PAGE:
North Korea upgrades its Android security, says report

A new report says smartphone users in North Korea were given until the end of 2023 to upgrade to a new version of the Android operating system or face confiscation of their phones. The report, published on Tuesday by Daily NK, quotes one of the publication’s sources in the country.

It says the new version of Android has taken away the ability to send photos and videos via text message and added additional security features.


It’s only the second time since smartphones debuted around 2010 that North Korea is known to have issued a forced update for all users. The last time was around 10 years ago when the state added a digital certificate system.

That system required all external media files and applications to be signed with a digital certificate issued by the state, otherwise the file would be automatically deleted from the phone. It made it impossible to view or play anything on smartphones that wasn’t explicitly approved by the state and has been extremely effective.

Today, despite around 7 million smartphones in use in North Korea, they are all useless for consumption of illicit foreign media like South Korean TV dramas and Hollywood movies.

But the system didn’t prove to be 100 percent secure.


Around 2018, North Korean software engineers figured out a way to bypass the system using a “rooting” application. The software allowed technically savvy users to get into their phones before the security software had a chance to start and then disable it.

I interviewed two such engineers and detailed their experience in the “Project Reveal” report I wrote two years ago.

The state’s response to this hacking was to initially disable the USB data connection on smartphones so that the “rooting” method could not be used.

After that, in late 2020, the state approved a new law targeting the consumption of foreign information that specifically outlawed the use of “rooting” apps and other software to bypass the security on phones. The Reactionary Ideology and Culture Rejection Law offers a penalty of at least three months of reform through labor for installing a “mobile phone manipulation program.”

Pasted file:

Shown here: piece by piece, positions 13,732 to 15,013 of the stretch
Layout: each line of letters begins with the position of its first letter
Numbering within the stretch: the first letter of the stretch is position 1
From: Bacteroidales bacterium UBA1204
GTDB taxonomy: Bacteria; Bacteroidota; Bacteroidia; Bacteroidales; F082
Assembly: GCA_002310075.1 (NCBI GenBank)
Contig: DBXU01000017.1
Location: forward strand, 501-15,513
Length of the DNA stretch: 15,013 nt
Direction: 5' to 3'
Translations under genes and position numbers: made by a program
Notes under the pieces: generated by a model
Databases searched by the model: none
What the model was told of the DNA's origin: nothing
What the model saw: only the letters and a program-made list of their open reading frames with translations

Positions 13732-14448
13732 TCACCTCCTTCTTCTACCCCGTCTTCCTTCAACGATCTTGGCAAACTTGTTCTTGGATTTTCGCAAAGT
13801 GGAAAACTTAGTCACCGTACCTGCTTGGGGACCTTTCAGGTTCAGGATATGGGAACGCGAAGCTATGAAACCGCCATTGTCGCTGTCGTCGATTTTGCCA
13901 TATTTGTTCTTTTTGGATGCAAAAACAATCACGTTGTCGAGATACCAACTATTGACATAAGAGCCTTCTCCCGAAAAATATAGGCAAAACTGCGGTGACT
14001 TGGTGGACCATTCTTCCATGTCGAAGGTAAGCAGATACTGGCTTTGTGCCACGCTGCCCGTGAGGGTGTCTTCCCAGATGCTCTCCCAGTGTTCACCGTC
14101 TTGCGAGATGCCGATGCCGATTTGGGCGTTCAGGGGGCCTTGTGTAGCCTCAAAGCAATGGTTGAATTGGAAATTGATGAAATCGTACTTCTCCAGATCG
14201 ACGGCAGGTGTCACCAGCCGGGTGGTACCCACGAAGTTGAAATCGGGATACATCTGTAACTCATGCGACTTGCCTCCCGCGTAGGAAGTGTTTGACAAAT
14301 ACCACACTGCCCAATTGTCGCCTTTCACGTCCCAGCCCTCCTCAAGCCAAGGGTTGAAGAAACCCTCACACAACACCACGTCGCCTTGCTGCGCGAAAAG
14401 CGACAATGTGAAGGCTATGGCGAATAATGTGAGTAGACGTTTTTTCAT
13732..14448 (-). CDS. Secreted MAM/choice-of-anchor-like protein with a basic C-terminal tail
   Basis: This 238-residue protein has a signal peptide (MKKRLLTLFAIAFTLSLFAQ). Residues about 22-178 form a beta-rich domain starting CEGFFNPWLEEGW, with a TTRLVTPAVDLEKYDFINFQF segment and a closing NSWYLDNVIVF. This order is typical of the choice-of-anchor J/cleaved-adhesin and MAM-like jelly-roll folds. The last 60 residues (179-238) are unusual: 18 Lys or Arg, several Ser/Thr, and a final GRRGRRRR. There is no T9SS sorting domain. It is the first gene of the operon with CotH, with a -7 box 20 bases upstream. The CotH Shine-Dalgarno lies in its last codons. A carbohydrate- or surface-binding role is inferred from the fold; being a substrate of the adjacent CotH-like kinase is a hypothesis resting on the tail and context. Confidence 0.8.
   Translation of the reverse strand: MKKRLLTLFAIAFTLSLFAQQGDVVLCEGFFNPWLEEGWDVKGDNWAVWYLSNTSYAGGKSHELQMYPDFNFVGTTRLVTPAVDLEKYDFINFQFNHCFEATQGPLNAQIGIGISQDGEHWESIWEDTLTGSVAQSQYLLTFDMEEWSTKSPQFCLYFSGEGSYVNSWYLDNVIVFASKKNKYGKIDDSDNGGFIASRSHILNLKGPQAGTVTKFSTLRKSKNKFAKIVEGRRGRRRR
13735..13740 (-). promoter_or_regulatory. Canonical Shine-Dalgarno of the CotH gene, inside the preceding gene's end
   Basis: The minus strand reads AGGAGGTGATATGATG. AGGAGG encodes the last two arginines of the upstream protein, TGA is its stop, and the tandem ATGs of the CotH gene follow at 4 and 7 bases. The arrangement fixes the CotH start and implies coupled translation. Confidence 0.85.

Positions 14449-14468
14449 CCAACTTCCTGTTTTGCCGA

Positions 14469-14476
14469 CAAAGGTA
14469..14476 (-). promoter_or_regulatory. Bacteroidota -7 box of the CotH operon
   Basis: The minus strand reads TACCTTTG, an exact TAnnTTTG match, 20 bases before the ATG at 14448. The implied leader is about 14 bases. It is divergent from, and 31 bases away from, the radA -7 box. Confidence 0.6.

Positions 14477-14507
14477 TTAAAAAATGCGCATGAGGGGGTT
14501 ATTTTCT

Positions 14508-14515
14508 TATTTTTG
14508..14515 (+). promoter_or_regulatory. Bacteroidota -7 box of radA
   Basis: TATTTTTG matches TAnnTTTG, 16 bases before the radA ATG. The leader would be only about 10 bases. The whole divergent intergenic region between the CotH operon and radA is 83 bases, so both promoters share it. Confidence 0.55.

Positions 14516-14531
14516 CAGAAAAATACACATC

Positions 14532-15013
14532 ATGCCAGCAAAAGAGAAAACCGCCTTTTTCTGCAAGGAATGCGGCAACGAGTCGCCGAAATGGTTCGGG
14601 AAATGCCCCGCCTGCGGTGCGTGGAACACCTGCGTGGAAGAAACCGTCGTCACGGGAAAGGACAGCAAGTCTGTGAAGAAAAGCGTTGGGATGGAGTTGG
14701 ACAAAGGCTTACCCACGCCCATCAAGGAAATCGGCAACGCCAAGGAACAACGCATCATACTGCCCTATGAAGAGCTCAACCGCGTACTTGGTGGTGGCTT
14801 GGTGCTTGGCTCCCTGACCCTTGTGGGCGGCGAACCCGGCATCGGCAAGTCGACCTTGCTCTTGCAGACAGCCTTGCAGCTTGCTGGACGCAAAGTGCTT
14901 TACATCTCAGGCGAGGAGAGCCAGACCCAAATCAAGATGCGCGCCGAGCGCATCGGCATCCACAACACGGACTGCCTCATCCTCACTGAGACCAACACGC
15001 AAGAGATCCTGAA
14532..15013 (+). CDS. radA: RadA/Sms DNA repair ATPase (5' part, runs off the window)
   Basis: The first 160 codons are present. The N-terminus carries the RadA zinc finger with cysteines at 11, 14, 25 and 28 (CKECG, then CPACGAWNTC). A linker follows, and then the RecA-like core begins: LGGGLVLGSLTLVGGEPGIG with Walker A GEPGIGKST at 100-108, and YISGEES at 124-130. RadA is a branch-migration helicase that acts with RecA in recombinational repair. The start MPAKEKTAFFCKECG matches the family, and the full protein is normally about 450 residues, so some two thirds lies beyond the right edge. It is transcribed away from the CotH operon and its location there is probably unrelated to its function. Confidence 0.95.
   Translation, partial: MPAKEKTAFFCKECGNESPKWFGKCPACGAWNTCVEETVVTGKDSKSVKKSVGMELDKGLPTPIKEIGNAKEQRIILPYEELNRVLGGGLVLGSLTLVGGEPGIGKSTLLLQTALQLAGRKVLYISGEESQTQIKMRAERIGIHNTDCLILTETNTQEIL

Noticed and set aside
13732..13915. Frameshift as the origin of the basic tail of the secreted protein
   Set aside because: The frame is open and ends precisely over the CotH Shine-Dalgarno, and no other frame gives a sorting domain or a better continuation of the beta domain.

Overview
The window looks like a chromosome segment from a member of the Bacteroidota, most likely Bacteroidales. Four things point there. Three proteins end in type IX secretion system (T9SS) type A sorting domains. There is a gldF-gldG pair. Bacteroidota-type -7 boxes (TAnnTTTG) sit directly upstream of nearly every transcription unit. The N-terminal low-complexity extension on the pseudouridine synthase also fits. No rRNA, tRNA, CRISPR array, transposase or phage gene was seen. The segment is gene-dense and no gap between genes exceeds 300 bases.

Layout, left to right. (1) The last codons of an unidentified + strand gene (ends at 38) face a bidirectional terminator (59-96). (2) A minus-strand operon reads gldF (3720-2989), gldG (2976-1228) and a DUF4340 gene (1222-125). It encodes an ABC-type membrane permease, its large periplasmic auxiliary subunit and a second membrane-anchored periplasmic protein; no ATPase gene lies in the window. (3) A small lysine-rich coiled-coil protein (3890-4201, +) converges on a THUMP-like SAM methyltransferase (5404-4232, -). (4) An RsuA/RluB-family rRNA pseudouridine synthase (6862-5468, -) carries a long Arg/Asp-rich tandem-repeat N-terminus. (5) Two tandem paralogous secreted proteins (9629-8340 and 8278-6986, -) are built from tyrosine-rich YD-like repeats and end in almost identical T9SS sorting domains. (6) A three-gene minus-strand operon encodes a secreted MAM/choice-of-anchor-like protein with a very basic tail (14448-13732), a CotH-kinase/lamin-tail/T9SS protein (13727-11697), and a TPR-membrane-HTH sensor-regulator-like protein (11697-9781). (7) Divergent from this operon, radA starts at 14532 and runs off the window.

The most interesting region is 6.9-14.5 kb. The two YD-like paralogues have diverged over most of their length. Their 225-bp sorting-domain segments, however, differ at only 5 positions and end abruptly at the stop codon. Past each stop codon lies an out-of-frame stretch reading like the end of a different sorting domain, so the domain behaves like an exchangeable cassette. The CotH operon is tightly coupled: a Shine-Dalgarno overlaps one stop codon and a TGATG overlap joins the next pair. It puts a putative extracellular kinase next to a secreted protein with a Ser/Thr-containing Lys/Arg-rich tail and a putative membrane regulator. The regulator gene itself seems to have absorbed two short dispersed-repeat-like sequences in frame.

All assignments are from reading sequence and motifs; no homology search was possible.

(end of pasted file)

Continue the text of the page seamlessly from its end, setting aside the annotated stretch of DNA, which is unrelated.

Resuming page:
New Operating System

Now, it appears the state has figured out a final technical response to the hacking and is mandating the installation of a new version of Android on all phones.

The report said the new operating system doesn’t allow “lengthy” video to be sent by text message and features an improved digital certificate system that makes it “impossible for users to manipulate the operating system, install other systems, or view external [banned] information,” Daily NK said.

Additionally, the update also reportedly makes it possible for security officials to see “whether you’ve uploaded any content or used any programs banned by the state,” it said.

North Korean smartphones already included an application called “Trace Viewer” that took random screenshots and stored them in a database in the phone. Users couldn’t see the screenshots, only the times that they were taken, and were unable to delete them. They served as a constant threat to users that if they engaged in anything illicit on the phone, the screen might be captured at any moment.

In many interviews with North Koreans, I’ve never come across anyone who saw the Trace Viewer database accessed, but its mere existence is probably enough to deter most people.


While it’s not possible to independently verify the report, its introduction and the new features that further prevent hacking and the installation of unapproved content make sense and represent another step by the state in its efforts to prevent consumption of illicit media.

North Korean smartphones are already incredibly controlled. Users are unable to make or receive international phone calls or text messages, there is no ability to access the Internet, and unapproved apps and media cannot be loaded or played on devices. Phones also lack the ability to connect to anything but the two state-sanctioned cellular networks and a state-run Wi-Fi network.

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